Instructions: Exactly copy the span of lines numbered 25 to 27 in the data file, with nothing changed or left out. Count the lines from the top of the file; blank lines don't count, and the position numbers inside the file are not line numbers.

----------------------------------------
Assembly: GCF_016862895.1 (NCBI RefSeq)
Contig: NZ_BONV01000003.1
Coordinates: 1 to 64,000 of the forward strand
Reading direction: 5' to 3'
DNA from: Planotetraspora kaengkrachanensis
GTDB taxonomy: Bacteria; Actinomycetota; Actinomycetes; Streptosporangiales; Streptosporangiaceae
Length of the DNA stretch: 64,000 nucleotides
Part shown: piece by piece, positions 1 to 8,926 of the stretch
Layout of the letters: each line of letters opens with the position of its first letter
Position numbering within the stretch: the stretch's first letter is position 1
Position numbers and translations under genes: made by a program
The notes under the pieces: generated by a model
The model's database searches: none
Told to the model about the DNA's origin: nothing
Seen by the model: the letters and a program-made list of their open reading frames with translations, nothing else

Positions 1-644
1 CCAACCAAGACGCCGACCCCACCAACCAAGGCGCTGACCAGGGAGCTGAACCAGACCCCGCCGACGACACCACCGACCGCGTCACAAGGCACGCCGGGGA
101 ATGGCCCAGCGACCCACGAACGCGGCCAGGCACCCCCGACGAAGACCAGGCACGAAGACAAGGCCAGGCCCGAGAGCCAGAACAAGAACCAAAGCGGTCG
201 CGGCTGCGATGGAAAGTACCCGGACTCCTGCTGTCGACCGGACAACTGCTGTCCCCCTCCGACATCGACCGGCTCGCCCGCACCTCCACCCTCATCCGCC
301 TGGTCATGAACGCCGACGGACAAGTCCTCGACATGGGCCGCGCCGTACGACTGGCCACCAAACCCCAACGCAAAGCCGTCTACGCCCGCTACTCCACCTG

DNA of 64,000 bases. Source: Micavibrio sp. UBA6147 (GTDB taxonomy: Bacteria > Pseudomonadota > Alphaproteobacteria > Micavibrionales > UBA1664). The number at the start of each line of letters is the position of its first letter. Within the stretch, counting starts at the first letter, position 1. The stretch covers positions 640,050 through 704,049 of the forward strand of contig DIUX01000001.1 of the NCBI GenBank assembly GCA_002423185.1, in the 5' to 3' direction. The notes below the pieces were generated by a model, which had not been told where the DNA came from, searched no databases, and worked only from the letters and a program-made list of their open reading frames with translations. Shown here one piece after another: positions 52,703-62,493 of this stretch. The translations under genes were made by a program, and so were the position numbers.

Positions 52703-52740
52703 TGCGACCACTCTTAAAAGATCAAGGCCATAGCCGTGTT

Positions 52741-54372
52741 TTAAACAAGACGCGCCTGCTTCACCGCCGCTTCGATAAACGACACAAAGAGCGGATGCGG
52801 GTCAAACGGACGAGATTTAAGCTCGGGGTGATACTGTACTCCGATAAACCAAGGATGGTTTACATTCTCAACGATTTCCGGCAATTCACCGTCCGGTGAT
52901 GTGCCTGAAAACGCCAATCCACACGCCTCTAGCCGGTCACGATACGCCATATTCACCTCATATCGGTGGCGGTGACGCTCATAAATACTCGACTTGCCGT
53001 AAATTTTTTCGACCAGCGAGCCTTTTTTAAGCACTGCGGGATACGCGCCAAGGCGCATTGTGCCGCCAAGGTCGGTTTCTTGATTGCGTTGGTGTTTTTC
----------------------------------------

52741 TTAAACAAGACGCGCCTGCTTCACCGCCGCTTCGATAAACGACACAAAGAGCGGATGCGG
52801 GTCAAACGGACGAGATTTAAGCTCGGGGTGATACTGTACTCCGATAAACCAAGGATGGTTTACATTCTCAACGATTTCCGGCAATTCACCGTCCGGTGAT
52901 GTGCCTGAAAACGCCAATCCACACGCCTCTAGCCGGTCACGATACGCCATATTCACCTCATATCGGTGGCGGTGACGCTCATAAATACTCGACTTGCCGT